July 2, 1999--Many of the body's cells need a reliable flow of potassium to perform their daily tasks. One key to potassium flow, now revealed to researchers, appears to be the energetic effect of a pool of approximately 50 water molecules and four protein spirals that sit in the middle of a narrow channel embedded within cell membranes.
Roderick MacKinnon, a Howard Hughes Medical Institute investigator at The Rockefeller University, and chemist Benoit Roux at the University of Montreal, arrived at this conclusion after calculating the electrical forces operating at the center of the so-called potassium channel. This mathematical analysis follows MacKinnon's team's determination of the three-dimensional structure of a potassium channel last year. The current work appears in the July 2, 1999, issue of the journal Science.
The critical problem facing cells is that potassium -- as well as other small, charged entities known as ions -- would rather be surrounded by water than by the fatty substances that make up the cell membrane. As MacKinnon explained, "these ions are equally stable in the watery environments found inside or outside of the cell, but getting from one side of the cell membrane to the other is like crossing a large mountain.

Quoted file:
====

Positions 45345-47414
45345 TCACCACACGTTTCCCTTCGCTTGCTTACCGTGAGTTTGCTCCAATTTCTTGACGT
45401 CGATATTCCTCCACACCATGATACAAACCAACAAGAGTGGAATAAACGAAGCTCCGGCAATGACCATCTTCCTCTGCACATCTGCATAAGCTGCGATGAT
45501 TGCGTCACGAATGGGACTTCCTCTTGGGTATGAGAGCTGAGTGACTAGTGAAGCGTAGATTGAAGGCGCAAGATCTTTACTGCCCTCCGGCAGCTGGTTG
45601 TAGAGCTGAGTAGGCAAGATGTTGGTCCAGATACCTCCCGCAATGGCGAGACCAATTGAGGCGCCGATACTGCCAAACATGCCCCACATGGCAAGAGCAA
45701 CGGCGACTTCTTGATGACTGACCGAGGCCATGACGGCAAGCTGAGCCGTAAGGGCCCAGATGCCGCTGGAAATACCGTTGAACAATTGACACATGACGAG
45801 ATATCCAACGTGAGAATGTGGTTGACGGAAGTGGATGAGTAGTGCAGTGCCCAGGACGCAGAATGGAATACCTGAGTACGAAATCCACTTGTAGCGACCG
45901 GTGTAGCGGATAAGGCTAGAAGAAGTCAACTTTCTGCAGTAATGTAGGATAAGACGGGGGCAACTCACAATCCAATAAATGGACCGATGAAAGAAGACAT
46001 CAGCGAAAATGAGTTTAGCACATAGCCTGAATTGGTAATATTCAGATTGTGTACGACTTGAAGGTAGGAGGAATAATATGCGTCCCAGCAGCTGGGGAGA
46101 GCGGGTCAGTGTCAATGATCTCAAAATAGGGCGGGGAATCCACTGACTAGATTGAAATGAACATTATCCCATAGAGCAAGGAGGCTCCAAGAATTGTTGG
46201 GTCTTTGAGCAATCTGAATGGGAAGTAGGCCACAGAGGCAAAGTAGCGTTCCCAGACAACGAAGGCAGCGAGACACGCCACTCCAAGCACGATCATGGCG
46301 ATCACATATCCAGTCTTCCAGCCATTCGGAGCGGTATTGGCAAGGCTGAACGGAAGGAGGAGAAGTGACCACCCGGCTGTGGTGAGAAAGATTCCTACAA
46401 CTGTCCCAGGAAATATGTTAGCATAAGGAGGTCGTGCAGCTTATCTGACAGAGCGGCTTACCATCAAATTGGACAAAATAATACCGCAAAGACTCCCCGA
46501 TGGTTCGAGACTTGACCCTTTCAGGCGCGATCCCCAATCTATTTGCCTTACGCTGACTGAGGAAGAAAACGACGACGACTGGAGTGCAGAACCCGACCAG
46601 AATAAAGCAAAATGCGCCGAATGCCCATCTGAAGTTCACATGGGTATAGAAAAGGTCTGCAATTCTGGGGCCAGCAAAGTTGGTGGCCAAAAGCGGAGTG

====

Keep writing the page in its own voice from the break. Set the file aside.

"The result is that potassium does not cross the cell membrane easily, no matter which direction it has to travel," he added.
Moving potassium through the cell membrane is critical to numerous life-sustaining functions, including nerve signal generation, heartbeat, and insulin release in response to changes in blood sugar. For example, when a nerve signal travels the length of a neuron, large amounts of potassium must be able to flow quickly from the inside to the outside of a cell.
Last year, MacKinnon and his colleagues showed that the potassium channel is
essentially a pore-like structure containing four identical proteins spanning
the thickness of the cell membrane. Their studies r
Contact: Jim Keeley
Howard Hughes Medical Institute